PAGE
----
What age can I expect to need reading glasses?

team member at laser eye surgery clinic

Age-related long sight, getting old, poor lighting; there are many ways people describe and deal with the loss in vision quality they experience as they get older.

But if you want to get technical, the accurate medical term is presbyopia — literally meaning ‘ageing eye’. It describes the loss in elasticity of the lens of the eye that results in the inability to read small print and focus on objects up close.

Along with a decline in memory, a bad back, and finding yourself watching more game shows, presbyopia is not a disease but simply a part of the natural process of ageing.

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Let’s face it, who really wants to acknowledge they’re getting older? Those few grey hairs are going to turn into a patch, those wrinkles are going to become trenches, and that deteriorating vision is only going get worse.

But you’re still here, and so you’ve already taken the largest and most difficult step to prolonging your health and vitality: accepting it’s going to happen.

The majority of people live in denial about getting older, ignoring the little niggles and problems and hoping they’ll go away on their own (they could get lucky, right?). The irony is that the belief they can’t do anything about them, and the stress that comes with it, only accelerates the ageing process further.

The wise and health savvy know that a gradual decline in ability and functions are a fact of life. Therefore they don’t stress about them or try and act like they don’t exist; they can take immediate action to manage them and enjoy what they have.

These are the people who are still dating in their 70s, who live long enough to meet their great-grandchildren, and who are cognitively sharp and active when all their friends are in nursing homes.

A cornerstone for living sort of life in your later years is clear and high-quality vision. It used to be something that was largely out of our control, dictated by genetics and the sort of lives we lived. But today, thanks to the latest developments in Laser Eye Surgery, everyone has the potential to sustain for great vision long after the arrival of presbyopia.

The question is, when will you experience presbyopia?

Presbyopia typically arises in the early to mid-40s, manifesting as a difficulty seeing objects in your near field of vision. At first, you may notice you get headaches when working at a computer, or need to hold the newspaper further away, or that you struggle to read a menu or book in dim lighting.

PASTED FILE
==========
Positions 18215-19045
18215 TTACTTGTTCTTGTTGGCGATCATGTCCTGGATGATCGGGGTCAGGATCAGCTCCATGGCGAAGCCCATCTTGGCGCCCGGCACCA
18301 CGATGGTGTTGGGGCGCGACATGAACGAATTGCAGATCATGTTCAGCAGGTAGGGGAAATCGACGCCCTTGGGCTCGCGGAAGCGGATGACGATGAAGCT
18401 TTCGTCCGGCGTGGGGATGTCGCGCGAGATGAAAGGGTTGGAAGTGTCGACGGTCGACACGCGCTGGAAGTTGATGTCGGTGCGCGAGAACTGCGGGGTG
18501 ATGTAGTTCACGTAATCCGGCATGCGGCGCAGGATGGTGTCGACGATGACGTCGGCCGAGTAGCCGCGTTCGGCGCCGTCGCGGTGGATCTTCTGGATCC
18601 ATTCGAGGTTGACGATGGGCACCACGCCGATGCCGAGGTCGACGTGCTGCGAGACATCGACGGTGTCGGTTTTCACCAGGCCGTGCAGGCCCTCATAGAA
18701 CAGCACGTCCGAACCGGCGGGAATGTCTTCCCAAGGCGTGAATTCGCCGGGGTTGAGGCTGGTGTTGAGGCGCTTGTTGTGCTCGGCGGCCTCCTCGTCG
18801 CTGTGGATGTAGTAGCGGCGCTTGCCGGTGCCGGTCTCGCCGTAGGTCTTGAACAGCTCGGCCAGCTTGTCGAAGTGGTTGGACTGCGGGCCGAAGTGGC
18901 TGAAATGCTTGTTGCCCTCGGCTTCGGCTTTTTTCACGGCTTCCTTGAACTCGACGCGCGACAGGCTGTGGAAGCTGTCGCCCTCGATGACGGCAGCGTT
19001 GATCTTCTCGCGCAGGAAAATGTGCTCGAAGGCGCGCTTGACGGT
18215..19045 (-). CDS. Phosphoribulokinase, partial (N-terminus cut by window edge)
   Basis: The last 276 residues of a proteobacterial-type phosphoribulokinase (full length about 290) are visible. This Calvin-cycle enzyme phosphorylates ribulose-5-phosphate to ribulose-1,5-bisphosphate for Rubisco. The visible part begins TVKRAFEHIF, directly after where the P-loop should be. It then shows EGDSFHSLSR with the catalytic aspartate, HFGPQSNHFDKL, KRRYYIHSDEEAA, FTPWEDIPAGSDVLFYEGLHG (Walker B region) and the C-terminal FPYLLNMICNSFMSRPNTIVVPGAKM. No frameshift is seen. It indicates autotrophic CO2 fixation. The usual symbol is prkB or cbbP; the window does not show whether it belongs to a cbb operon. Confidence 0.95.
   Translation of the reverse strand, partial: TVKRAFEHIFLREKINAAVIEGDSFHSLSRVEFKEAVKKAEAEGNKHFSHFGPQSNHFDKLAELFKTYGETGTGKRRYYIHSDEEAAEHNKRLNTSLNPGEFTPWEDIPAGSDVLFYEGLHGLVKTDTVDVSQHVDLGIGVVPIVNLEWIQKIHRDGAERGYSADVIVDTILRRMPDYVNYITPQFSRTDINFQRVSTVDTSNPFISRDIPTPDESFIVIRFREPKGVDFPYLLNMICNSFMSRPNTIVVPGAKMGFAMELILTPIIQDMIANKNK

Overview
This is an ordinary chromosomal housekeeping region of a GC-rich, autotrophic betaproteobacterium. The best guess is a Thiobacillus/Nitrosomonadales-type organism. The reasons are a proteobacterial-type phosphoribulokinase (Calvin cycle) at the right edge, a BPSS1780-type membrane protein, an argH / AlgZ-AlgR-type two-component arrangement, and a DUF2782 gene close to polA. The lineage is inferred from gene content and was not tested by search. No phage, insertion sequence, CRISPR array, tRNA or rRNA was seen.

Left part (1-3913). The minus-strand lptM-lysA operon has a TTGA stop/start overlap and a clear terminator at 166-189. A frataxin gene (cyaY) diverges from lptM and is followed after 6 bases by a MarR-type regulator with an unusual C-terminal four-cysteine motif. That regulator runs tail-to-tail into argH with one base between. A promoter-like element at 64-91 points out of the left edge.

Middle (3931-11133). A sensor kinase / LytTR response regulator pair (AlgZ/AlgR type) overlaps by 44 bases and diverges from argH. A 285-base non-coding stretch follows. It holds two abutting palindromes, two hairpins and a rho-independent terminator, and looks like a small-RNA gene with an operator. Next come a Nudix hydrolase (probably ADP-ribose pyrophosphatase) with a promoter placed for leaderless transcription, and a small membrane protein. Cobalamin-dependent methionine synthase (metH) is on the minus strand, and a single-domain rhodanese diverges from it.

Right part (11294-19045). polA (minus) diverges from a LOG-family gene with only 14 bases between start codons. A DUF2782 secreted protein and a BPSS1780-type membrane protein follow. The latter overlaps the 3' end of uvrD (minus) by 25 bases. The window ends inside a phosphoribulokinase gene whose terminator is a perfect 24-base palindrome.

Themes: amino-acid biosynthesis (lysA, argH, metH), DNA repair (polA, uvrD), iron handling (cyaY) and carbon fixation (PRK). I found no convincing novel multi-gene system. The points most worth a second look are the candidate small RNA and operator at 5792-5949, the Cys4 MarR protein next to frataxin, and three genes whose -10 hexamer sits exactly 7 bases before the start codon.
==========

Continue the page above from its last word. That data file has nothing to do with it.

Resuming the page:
Although the exact age it starts varies, and not everyone will experience the same symptoms at the same time, it’s pretty safe to say you’ll start to experience presbyopia before you’re 45. And once you do, the effects will only progress over time.

One factor that can influence the onset of presbyopia is your vision health. For instance, if you already have a long sighted refractive error, have a job that requires a lot of close-up work, or have been exposed to a lot of UV rays, you may experience presbyopia sooner. On the other hand, if you’ve always had perfect vision and cared for your eyes well, it may not appear until later.

But no matter what age it starts, there’s only one optimal solution to stamping out presbyopia and retaining your youthful vision: Laser Blended Vision. Over the past five years, this revolutionary technique has freed thousands of people from the limiting effects of presbyopia and the frustrations of traditional solutions like reading glasses.

Read more about Laser Blended Vision for presbyopia.

If you would like to book a consultation at London Vision Clinic or find out more about our treatment options, leave us a comment below or give us a call us on 020 7224 1005.

What age can I expect to need reading glasses?

4 Comments
  1. lucy 19/05/2017 at 21:10

    I only have one eye and my eyesight is going now I have reached the ripe old age of 44 – is there anything that could be done for my vision using laser surgery please? I had my right eye lasered years ago and was thrilled with the results.

    • Bethany Kingsley 30/05/2017 at 07:01

      Hi Lucy, we would need to go through a few questions with you, but it is unlikely that laser eye surgery would be suitable for your situation. Please contact the clinic on 020 7224 1005 if you would like more information.
      Thanks
      London Vision Clinic

  2. Brenda Mepham 20/11/2017 at 19:37

    I had my eyes “done” around seven years ago at the London Vision Clinic by Dr Dan. My eyesight is spot on!

    Thank you Dr Dan x

    • Bethany Kingsley 22/11/2017 at 09:50

      Hi Brenda – We hope you are well!
      All the best, London Vision Clinic

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